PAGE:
Most Clicked CFA Institute Financial NewsBrief Stories

1. Defective air bags trigger major consumer-product recall

CFA Institute Financial NewsBrief | May 20, 2015

The U.S. auto-safety regulator has ordered the recall of nearly 34 million vehicles equipped with defective air bags made by auto-supply giant Takata, in what is expected to be the biggest consumer-product recall in U.S. history. Officials say exposure to humidity and other factors cause the air bags to burn hotter than they are supposed to when activated, blasting metal shards toward drivers and passengers. The air bags have been blamed for six deaths and more than 100 injuries. Detroit Free Press (19 May.) The Washington Post (tiered subscription model) (19 May.)

2. FX rigging leads to guilty pleas, fines for major banks

CFA Institute Financial NewsBrief | May 21, 2015

U.S. and European authorities have settled with five global banks regarding manipulation of foreign exchange rates. The banks have agreed to plead guilty to criminal charges and pay about $5.7 billion in fines. Reuters (20 May.) Los Angeles Times (tiered subscription model) (20 May.) The Wall Street Journal (tiered subscription model) (20 May.)

3. Financial firms support efforts to prevent asset bubbles

CFA Institute Financial NewsBrief | May 19, 2015

Large financial companies are backing central bank policies to prevent overinflated asset prices. BlackRock, HSBC Holdings, Assicurazioni Generali and others say in a paper from the World Economic Forum that they support macroprudential policy. The Independent (London) (tiered subscription model) (18 May.) Financial Times (tiered subscription model) (18 May.) Reuters (18 May.)

4. Draghi influenced by fear of Germany, Greek official says

CFA Institute Financial NewsBrief | May 15, 2015

European Central Bank President Mario Draghi is "filled with fear" at the thought of helping Greece because of the likely response from German hardliners, Greek Finance Minister Yanis Varoufakis said. The Governing Council is expected to impose additional restrictions on cash the ECB provides to keep the banking system alive. The New York Times (tiered subscription model) (14 May.) Kathimerini (Greece) (14 May.)

5. Extra second on June 30 worries financial industry

CFA Institute Financial NewsBrief | May 19, 2015

It's only one second, but an adjustment right before 8 p.m. Eastern Daylight Time on June 30 to account for a difference between clocks and Earth's rotation is setting exchanges, traders and regulators on edge. The risk with the so-called leap second is that trading desks won't know how to handle the addition, creating issues such as inaccurately recording the time of a trade. The Wall Street Journal (tiered subscription model) (18 May.)

6. Analysis: Is Sen. Warren right on Pacific trade deal?

CFA Institute Financial NewsBrief | May 18, 2015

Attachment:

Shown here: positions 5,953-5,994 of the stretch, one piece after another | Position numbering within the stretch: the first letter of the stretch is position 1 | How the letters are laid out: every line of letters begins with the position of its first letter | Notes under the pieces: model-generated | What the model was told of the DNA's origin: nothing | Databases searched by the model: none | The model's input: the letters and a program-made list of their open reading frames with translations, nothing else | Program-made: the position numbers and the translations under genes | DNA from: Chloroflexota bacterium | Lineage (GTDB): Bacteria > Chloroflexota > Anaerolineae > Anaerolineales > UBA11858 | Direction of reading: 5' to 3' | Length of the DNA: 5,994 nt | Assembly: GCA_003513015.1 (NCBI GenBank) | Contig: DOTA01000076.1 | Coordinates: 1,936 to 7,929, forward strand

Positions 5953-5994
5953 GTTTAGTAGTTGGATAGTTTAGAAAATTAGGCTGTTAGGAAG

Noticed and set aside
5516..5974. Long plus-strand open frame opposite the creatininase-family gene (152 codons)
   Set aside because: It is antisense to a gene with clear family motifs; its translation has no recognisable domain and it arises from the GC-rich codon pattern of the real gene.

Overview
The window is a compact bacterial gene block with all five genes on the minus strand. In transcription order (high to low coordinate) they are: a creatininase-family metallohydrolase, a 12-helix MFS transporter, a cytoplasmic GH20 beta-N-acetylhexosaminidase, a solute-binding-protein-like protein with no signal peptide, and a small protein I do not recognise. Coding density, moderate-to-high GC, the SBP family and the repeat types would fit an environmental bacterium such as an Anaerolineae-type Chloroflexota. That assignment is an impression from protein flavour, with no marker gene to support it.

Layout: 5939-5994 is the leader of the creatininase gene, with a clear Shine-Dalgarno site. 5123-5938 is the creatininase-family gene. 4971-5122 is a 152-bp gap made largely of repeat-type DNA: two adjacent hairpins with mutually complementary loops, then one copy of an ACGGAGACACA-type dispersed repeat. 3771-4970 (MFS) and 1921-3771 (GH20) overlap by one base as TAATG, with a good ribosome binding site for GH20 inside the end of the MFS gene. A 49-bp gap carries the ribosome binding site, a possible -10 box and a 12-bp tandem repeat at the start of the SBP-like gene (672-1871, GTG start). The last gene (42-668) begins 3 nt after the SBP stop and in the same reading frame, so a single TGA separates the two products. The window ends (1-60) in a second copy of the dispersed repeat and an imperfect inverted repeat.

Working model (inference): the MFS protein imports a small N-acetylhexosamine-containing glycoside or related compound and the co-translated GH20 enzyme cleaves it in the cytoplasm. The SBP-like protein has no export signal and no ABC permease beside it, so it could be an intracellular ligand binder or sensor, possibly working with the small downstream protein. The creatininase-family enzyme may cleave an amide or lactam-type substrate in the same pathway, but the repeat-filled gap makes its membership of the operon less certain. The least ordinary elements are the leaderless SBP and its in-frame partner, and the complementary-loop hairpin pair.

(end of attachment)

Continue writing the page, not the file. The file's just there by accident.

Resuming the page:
Experts agree with a warning by Sen. Elizabeth Warren that a bill giving President Barack Obama fast-track trade authority could undo the Dodd-Frank Act and other U.S. laws. A largely unnoticed provision in the bill would open the door for future presidents to weaken existing laws, even statutes that have little relationships with trade, they say. The Conversation (U.S.) (17 May.) Bloomberg for Enterprise (18 May.)

7. Fitch lowers ratings of 20-plus European banks

CFA Institute Financial NewsBrief | May 20, 2015

The governments of Germany, Ireland, Italy, Portugal, Spain and the U.K. are unlikely to help in a crisis, Fitch Ratings says, as it downgrades more than 20 banks. Regulatory, legislative and policy moves "have substantially reduced the likelihood of sovereign support" for banks in the EU, Switzerland and the U.S., Fitch says. Policymakers are looking to investors, not governments, to wind down failing banks. Bloomberg (19 May.)

8. Is your firm taking steps to promote diversity in its hiring and promotion decisions?

CFA Institute Financial NewsBrief | May 19, 2015

9. Bond volatility calls for investor patience

CFA Institute Financial NewsBrief | May 15, 2015

Recent bond-market action raises an obvious question for advisers and investors, Mark Miller writes: Should retirement investors "take steps to protect themselves in the event of a sharp spike in interest rates and accompanying fall in bond valuations?" Experts say no. Reuters (14 May.)

10. FHFA set to issue MBS that could lower borrowing costs

CFA Institute Financial NewsBrief | May 18, 2015

The U.S. Federal Housing Finance Agency is poised to issue a type of mortgage-backed security that would replace what Fannie Mae and Freddie Mac each issue. The single security is expected to have the greatest direct impact on bond traders and investors and reduce borrowing costs for homeowners, officials say. The Wall Street Journal (tiered subscription model) (15 May.)